Thursday, May 17, 2012

FOMC Minutes: April 24-25 Meeting

Minutes for the last FOMC meeting are posted here. There are some interesting things here. The first is a discussion of how the FOMC might make its communications with the public even more complicated and confusing than they already are:
A staff presentation provided an overview of an exercise that explored individual participants' views on appropriate monetary policy responses under alternative economic scenarios. Committee participants discussed the potential value and drawbacks of this type of exercise for both internal deliberations and external communications about monetary policy. Possible benefits include helping to clarify the factors that individual participants judge most important in forming their views about the economic outlook and their assessments of appropriate monetary policy. Two potential limitations of this approach are that the scenario descriptions must by necessity be incomplete, and the practical range of scenarios that can be examined may be insufficient to be informative, given the degree of uncertainty surrounding possible outcomes. Some participants stated that exercises using alternative scenarios, with appropriate adjustments, could potentially be helpful for internal deliberations and, thus, should be explored further. However, no decision was made at this meeting regarding future exercises along these lines.
The idea seems to be to construct some "alternative economic scenarios." Who gets to choose those scenarios? How do we know that these scenarios are even consistent, i.e. how do we know that there is positive probability that such data could be generated by the US economy in the future? How do we know that the alternative scenarios cover the bases? What about big surprises? Would another financial crisis in the next year be a surprise?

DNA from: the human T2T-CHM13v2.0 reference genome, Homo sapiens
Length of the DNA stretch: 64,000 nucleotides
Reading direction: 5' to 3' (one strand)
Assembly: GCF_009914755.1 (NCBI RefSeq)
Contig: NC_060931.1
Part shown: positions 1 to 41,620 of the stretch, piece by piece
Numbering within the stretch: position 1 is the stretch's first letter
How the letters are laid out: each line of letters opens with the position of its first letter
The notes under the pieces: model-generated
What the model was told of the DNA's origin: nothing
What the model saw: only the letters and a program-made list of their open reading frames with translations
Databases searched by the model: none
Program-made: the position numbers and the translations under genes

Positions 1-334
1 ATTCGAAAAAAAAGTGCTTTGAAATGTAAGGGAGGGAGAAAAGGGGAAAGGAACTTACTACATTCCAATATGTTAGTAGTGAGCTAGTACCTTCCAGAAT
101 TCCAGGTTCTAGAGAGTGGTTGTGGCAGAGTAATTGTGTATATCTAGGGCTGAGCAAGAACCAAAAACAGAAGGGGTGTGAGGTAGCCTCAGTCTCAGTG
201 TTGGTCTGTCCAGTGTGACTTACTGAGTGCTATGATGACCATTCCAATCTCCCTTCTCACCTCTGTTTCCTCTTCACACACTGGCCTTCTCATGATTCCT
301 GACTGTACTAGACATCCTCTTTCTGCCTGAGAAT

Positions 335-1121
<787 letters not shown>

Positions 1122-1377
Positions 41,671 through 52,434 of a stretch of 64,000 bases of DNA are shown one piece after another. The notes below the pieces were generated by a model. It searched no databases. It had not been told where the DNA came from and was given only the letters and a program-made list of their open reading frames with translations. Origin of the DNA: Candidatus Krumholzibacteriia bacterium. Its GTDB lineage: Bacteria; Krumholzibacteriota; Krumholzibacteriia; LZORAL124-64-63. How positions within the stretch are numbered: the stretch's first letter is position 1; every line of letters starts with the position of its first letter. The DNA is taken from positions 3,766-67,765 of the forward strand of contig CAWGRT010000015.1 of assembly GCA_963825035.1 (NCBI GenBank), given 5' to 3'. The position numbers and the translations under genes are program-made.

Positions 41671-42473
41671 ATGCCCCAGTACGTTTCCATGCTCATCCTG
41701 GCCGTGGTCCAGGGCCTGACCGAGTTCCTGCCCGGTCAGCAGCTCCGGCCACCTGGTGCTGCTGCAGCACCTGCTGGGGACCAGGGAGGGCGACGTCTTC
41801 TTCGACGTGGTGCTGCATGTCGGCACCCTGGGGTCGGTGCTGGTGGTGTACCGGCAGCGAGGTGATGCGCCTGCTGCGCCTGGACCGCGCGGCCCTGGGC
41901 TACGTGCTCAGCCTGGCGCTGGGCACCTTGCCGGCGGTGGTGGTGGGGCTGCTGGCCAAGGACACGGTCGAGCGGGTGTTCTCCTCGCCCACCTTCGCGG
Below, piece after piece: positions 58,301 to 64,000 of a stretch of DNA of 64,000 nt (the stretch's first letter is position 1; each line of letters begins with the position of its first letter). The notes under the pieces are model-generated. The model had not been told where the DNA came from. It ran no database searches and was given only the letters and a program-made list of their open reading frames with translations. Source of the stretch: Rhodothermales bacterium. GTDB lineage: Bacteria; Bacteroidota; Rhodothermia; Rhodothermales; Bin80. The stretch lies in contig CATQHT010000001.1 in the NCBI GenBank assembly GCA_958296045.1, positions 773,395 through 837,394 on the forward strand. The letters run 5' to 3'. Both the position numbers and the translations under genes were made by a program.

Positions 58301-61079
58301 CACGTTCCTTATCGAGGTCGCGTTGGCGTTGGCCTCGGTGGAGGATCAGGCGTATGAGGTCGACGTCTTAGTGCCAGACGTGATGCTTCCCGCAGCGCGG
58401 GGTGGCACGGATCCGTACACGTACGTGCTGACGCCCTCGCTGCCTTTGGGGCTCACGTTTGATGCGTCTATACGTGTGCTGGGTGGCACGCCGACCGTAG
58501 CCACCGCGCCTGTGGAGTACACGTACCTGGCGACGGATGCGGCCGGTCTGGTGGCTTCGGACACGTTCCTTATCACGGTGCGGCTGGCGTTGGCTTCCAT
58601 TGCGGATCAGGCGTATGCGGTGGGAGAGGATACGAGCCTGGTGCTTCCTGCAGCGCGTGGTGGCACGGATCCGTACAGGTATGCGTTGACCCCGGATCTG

Once the alternative scenarios have been laid out, each FOMC participant would presumably put his or her research staff to work evaluating what an optimal monetary policy response would be under each. Then we somehow aggregate this information and report it. Could this exercise actually be helpful? I doubt it, and apparently most of the committee seems to feel the same way.

Here's something I did not know:
With Mr. Lacker dissenting, the Committee agreed to extend the reciprocal currency (swap) arrangements with the Bank of Canada and the Banco de México for an additional year beginning in mid-December 2012; these arrangements are associated with the Federal Reserve's participation in the North American Framework Agreement of 1994. The arrangement with the Bank of Canada allows for cumulative drawings of up to $2 billion equivalent, and the arrangement with the Banco de México allows for cumulative drawings of up to $3 billion equivalent. The vote to renew the System's participation in these swap arrangements was taken at this meeting because a provision in the Framework Agreement requires each party to provide six months' prior notice of an intention to terminate its participation. Mr. Lacker dissented because of his opposition, as indicated at the January meeting, to foreign exchange market intervention by the Federal Reserve, which such swap arrangements might facilitate, and because of his opposition to direct lending to foreign central banks.
There is a special "North American Framework Agreement of 1994," governing swap arrangements with among North American central banks? What exactly did the signatories to this agreement have in mind? Have any swaps actually occurred under the agreement? Why does Lacker even care enough to dissent?